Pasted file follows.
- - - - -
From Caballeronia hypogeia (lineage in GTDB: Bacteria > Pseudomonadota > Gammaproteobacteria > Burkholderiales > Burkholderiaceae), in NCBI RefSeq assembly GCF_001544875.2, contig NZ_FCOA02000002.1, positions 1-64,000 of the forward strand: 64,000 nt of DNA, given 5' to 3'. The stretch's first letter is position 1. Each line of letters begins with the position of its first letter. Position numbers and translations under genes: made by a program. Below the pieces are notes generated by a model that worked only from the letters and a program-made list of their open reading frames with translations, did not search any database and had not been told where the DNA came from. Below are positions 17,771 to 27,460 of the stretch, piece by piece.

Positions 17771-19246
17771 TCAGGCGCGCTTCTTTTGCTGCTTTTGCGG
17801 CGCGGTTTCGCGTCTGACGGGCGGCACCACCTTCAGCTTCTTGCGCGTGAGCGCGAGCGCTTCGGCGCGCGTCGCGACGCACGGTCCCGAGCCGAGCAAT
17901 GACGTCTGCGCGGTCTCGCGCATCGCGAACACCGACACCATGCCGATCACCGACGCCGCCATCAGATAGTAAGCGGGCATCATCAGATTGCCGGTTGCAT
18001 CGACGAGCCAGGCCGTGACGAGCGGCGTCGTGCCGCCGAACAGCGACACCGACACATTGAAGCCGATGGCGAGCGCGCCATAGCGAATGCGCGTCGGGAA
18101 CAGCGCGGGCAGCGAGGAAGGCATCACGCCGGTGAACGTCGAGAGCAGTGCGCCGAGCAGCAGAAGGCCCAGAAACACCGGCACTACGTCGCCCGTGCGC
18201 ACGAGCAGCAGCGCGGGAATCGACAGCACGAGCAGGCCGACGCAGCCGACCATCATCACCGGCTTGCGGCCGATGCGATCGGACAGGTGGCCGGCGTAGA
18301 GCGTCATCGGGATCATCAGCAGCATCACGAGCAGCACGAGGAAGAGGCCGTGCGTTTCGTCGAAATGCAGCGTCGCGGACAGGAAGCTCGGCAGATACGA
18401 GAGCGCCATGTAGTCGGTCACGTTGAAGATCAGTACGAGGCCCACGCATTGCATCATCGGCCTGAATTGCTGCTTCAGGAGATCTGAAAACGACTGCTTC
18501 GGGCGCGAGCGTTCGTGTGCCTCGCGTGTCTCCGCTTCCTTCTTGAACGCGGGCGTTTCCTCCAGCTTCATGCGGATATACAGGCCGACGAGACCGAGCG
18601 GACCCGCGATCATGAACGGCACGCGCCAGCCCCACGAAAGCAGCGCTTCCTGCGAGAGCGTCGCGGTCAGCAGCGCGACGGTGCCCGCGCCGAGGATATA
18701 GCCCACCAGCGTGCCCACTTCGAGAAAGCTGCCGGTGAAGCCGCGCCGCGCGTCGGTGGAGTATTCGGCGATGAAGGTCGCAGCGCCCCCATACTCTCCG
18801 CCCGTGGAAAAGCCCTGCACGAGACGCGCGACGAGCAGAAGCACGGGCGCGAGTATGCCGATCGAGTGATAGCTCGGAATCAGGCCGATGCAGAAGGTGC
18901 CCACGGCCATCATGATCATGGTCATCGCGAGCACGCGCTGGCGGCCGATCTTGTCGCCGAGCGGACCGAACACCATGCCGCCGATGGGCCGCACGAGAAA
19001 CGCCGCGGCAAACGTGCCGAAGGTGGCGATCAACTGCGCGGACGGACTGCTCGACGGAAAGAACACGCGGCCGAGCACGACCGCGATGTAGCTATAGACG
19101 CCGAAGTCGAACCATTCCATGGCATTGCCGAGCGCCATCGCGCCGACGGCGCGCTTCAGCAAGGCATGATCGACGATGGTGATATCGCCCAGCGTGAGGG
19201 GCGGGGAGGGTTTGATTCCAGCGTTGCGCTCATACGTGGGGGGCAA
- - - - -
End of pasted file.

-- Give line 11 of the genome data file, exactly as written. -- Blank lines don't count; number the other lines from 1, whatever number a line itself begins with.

18501 GGGCGCGAGCGTTCGTGTGCCTCGCGTGTCTCCGCTTCCTTCTTGAACGCGGGCGTTTCCTCCAGCTTCATGCGGATATACAGGCCGACGAGACCGAGCG